I looked up and a man was standing over me. I was laying down. Then I was moving. I can’t remember now what the man was saying to me. Everything was fuzzy.
Before that, the last thing I remembered was getting my 3 daughters in the car and driving down the street away from the drive-in movie theater. That’s the last thing I remember.
Then suddenly I was waking up in the E.R. Alone. As I was rolled into my room my pastor was there and a close friend. They started to tell me about what happened. My car had been hit by a drunk driver. My girls were okay. I was okay.
Looking back…this is literally the most alone I had ever been. Unconscious. My young daughters without anyone. My husband was out of town and unreachable by phone.
And my people came around me and my girls. A friend came to get my girls from the crash site and take them to the E.R. She brought them to see me, took them to her house to spend the night, and helped them talk through what had happened.The prayer chain was called at church to pray for us. Another friend brought me clothes to wear, the next day, and took me home from the hospital. Another friend picked my mom up from the airport. Another friend brought us dinner on the night that I came home from the hospital. And friend after friend let me process my thoughts and offered to help.
I could do nothing for myself or my daughters. All of my family was out of town. My community of friends came around us and took care of everything.
Did you know that the percentage of Americans that say they are lonely has doubled since the 1980s? The New York Times did an article in December about how social isolation is impacting our health and well being in the United States. They stated evidence after evidence about the damage social isolation does to us.
Just this weekend, my husband and I were noticing how challenging it can be to connect with friends in the midst of our schedules and the coming and going of life.
I noticed, yesterday with sadness, myself doing the “I’m Fine” chatter with another mom at my girls’ school without saying anything meaningful.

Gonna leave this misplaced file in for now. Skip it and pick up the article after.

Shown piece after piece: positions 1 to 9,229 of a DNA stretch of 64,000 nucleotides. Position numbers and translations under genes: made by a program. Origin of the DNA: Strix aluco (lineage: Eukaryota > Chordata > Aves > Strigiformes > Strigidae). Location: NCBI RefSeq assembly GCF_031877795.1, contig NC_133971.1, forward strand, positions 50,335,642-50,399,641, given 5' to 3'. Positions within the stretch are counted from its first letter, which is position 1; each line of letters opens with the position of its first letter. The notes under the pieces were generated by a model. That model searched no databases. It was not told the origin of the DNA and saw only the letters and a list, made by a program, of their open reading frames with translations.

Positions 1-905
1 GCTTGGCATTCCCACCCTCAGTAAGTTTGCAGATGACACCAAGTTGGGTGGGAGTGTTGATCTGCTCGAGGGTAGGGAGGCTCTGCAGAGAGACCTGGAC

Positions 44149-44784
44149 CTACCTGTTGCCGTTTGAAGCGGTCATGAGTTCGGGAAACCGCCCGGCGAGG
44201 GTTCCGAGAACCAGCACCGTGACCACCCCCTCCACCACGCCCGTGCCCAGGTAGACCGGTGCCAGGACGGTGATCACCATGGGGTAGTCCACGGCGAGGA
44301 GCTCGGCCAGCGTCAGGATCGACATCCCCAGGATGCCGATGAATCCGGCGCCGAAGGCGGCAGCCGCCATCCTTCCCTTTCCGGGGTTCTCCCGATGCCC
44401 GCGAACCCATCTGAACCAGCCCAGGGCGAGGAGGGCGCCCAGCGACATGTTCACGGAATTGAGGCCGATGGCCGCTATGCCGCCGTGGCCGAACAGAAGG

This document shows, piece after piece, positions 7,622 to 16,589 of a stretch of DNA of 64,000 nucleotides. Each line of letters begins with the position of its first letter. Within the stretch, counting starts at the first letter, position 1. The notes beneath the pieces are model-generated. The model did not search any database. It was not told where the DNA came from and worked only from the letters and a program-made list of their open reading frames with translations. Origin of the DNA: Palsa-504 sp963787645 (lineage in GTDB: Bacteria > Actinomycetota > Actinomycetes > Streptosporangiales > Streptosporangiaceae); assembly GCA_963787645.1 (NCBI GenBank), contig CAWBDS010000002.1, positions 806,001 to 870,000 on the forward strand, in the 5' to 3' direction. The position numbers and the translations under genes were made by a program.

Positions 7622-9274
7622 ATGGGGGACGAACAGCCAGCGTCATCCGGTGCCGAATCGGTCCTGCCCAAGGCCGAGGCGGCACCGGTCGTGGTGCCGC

So what can we do to overcome the challenge of busy schedules, distance, and our own personalities to truly connect and build community.
Here are 5 Time Hacks for Connecting and Making Friends:
1) Standing Date:
Sometimes the only way to truly make something happen is to have a standing date for something. Like every Friday night or once a month getting together with friends for pizza. Or having a standing date to go running with a friend. When something is built into our schedules, it makes it hard not to follow through. Make a standing date to send out cards to friends that are sick or struggling on Monday mornings. Don’t let yourself skip it.
2) Connect in Ways that are Easy:
Find ways to let your friends know that you are thinking of them, praying for them, or are willing to help them out with something. More often then not I find myself using text to a let a friend know I am thinking of them. Some may say that’s a cop out, but I say if it means you are more likely to let someone know you care- go with it. (I just picked up my phone to text a friend to check in on them- #coachingthelifecoach).
It is not natural for me to just pick up the phone and call someone. But I have a friend that is so quick to pick up the phone to check-in or ask a question. And I have to say it means so much. If she suspects something is wrong, I know she will be on the phone to check on me. Don’t think about calling someone- just do it. You don’t have to talk long but it can mean so much.
3) Don’t Do the “I’m Fine” Dance:
I am regularly in situations where I just have a couple of minutes to chat. In those situations, it’s so easy to default to the “I’m Fine” chatter. Don’t do it. Think of a few go to questions that help you to connect with a friend in a way that can be meaningful. Or if you know you are going to see someone and will be tempted to do the “I’m fine” chatter with them, think in advance about something that is happening in their life that you want ask about.
Some go-to conversational questions are:
What’s something good or bad that has happened to you in the last week?
Have you seen any good movies or been to any good restaurants lately?
You make your schedule look so easy, how do you do what you do?
4) Join a Meetup or Club with a Purpose:
Take advantage of an interest that you would like to cultivate, a class you would like to take, or an activity you think you would enjoy doing with a friend. Then do it. Invite a friend to go hiking with you. Take a painting class. Meet up with a group that is interested in discussing movies. Become a part of a moms group. The possibilities are endless. It may seem challenging to endure that awkward moment to start something new. But the rewards are exponential.
5) Make a goal:
If you see yourself struggling to make time to connect socially, make a goal. Be intentional about what you want to change. Pinpoint what barrier you have to making that change. Then formulate a plan for making the change. Ask your spouse or someone else to keep you accountable to make the change.
What are your go to ways to connect with friends? How do you make the most of your time with your friends? What do you do to make new friends?